direction.

In fact, it was because of Jamie Gold that the WSOP adopted the rule that players weren’t allowed to discuss their hole cards while actively involved in a pot.

Gold continued to be sponsored by Bodog for a
while, and being an ME winner, he was invited to all the major poker shows,
including Poker After Dark, High Stakes Poker, and NBC Heads Up Poker
Championship.

With his newly found wealth and fame Jamie was
happy to oblige, but it’s fair to say he bit off more than he could chew.

Prior to his Main Event run, Gold’s poker
experience was very limited, and he didn’t have any experience playing
nosebleeds and against the best poker players.

It was certainly flattering to share the space with game legends like Doyle Brunson, Phil Ivey, Daniel Negreanu, and the rest, but the new champ was hardly practicing good bankroll management or proper game selection.

He was playing in the toughest games around –
and it took its toll.

As for his tournament performance, Gold didn’t
have much success after the Main Event.

His lifetime winnings stand at around $12.6
million, so he cashed only for a total of $600,000 or so between 2006 and
today.

The Jamie Gold Bracelet Controversy

When Peter Eastgate offered his ME bracelet on
an online auction at eBay, it created quite a stir in the community. It was an
unprecedented move that some even interpreted as offensive and disrespectful.

In 2013, Jamie Gold became the second Main
Event winner to put his bracelet up for auction, or at least so everybody
thought.

However, when asked about it, the 2006 champ
explained that the bracelet was no longer his to sell, so he wasn’t the one who
created the auction. This was confirmed by the representative of the website
where the bracelet was posted.

Ultimately, the bracelet was sold to an unknown
bidder described only as a “fan of the game,” who bought it for $65,725.

How the bracelet from the biggest-ever Main
Event found its way there remains a bit of a mystery.

In a statement for Card Player, Gold briefly
explained that it was a legal matter that he wasn’t allowed to discuss and it
was out of his hands.

He did express his regrets over the whole
situation and said that he’d never sell it if it were up to him.

Jamie Gold in Recent Years: A Charity Man

Although Jamie Gold hasn’t been nearly as
active on the official poker circuit in recent years, he hasn’t stopped playing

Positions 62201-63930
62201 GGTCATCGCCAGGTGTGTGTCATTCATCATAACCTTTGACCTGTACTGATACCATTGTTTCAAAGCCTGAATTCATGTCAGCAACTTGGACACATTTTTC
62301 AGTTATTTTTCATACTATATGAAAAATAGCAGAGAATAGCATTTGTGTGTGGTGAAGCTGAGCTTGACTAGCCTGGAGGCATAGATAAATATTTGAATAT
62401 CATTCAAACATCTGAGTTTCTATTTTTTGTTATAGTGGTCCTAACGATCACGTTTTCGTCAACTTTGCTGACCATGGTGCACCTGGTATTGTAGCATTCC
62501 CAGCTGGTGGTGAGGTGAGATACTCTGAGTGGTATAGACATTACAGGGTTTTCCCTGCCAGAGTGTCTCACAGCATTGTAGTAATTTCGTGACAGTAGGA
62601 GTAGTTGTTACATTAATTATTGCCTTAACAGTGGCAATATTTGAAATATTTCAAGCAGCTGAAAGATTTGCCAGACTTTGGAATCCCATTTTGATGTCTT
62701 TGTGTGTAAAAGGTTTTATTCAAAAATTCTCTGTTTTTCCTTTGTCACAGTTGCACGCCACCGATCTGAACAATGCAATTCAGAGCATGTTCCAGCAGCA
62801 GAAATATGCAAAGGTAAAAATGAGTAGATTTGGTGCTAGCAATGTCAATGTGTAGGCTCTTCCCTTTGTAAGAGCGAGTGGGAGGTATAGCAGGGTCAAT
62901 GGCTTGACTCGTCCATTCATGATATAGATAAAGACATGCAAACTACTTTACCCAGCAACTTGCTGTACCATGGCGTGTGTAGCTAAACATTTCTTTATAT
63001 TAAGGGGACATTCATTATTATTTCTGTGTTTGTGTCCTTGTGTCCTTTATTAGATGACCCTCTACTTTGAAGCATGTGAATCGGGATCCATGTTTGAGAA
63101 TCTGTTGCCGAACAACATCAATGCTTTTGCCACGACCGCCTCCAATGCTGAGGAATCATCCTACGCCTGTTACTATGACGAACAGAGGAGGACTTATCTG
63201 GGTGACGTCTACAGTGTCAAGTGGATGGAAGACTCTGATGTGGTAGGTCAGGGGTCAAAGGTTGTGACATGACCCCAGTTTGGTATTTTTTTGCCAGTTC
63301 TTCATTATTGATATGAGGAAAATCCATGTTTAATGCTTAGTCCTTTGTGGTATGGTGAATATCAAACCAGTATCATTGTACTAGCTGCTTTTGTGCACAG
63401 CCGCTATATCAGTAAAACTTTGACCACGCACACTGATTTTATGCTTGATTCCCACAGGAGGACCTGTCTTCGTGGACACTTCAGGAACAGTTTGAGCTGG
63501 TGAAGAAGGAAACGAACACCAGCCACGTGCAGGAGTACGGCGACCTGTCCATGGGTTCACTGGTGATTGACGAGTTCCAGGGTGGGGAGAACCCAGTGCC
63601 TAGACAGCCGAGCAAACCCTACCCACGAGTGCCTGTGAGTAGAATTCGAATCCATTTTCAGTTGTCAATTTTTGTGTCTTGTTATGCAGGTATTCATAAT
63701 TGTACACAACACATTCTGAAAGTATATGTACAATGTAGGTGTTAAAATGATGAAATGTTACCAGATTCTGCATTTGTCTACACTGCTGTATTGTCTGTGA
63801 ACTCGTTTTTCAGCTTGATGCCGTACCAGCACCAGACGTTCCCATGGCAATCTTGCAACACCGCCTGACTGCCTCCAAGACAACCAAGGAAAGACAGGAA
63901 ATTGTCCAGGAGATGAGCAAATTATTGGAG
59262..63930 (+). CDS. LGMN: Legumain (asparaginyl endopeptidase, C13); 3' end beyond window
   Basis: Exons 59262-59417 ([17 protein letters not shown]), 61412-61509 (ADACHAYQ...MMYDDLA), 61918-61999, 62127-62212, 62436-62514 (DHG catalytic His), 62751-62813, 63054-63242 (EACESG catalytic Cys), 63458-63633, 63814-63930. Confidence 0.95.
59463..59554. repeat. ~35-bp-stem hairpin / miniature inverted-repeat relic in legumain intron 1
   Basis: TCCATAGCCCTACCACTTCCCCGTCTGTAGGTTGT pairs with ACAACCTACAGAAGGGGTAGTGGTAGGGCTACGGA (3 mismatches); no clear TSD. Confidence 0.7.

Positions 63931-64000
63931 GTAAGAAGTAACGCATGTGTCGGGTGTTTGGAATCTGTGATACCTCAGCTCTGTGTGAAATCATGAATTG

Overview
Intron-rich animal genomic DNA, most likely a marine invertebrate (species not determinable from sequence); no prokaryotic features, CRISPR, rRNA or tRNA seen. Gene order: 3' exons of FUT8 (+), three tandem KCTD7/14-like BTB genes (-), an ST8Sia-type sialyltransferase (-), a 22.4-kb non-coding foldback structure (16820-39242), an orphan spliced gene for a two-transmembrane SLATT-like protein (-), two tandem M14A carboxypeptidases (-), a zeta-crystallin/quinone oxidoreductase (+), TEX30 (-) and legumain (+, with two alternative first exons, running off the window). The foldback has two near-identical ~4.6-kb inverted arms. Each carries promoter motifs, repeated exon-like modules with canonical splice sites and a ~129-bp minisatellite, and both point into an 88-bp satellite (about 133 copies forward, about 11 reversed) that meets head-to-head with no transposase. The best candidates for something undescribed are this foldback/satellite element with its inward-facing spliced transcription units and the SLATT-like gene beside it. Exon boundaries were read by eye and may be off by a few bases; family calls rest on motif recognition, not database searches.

poker or removed himself from the poker world.

He’s just been taking a different approach,
which seems to be working quite well for him.

According to his website, he’s been actively involved in numerous charitable causes, using his celebrity status and his contacts in the entertainment industry to raise more than $480 million for charity between 2005 and 2017.

In 2017, Gold went on to launch Ace and King
Productions, a company producing, developing, and financing films and TV
products.

In 2019, he returned to the limelight, appearing on the Poker After Dark episodes produced by PokerGO, once again rubbing elbows with the game’s best, including the likes of Daniel Negreanu, Randall Emmett, and Frank Kassela.

Jamie Gold - Golden Nights event
Image: jamiegold.com

In an interview he gave while filming the show,
Gold explained that poker is still an important part of his life.

Apparently, he still plays in local cash games regularly, but he’s not interested in chasing televised or streamed tables unless they’re taking place nearby and are super-convenient.

He discovered that poker and charity are a
natural fit, as the game gives people a chance to donate money while competing and
having fun.

Because of this, he regularly hosts numerous charity events, raising money for worthy causes, with special emphasis on the ALS Association.

Gold is also very active on his Twitter – @RealJamieGold – where he keeps his followers updated about his recent poker exploits as well as any charitable events he’s involved with.

Summary: “The Poker Philanthropist” the World Needs?

Jamie Gold
Image: YouTube

Jamie Gold is definitely not the best poker
player to win the Main Event title, even if he managed to do so in the
largest-ever field to date.

He wasn’t the poster boy for the WSOP Main
Event champion, and you could argue that he could have been a better
“ambassador.”

He always enjoyed the game, and while he played higher stakes and was invited to some poker shows after his triumph, he never took on the grind full-time.

But beyond poker, he’s very good at what he
does, and his willingness to devote so much of his time to different charitable
events speaks heaps about the man.

The fact that he was able to find a way to
bring his passions together and raise hundreds of millions for various
charities over the years is definitely impressive.

So, in the end, maybe he is a perfect ambassador for poker?

Check out more guides in this series:

Lead image: jamiegold.com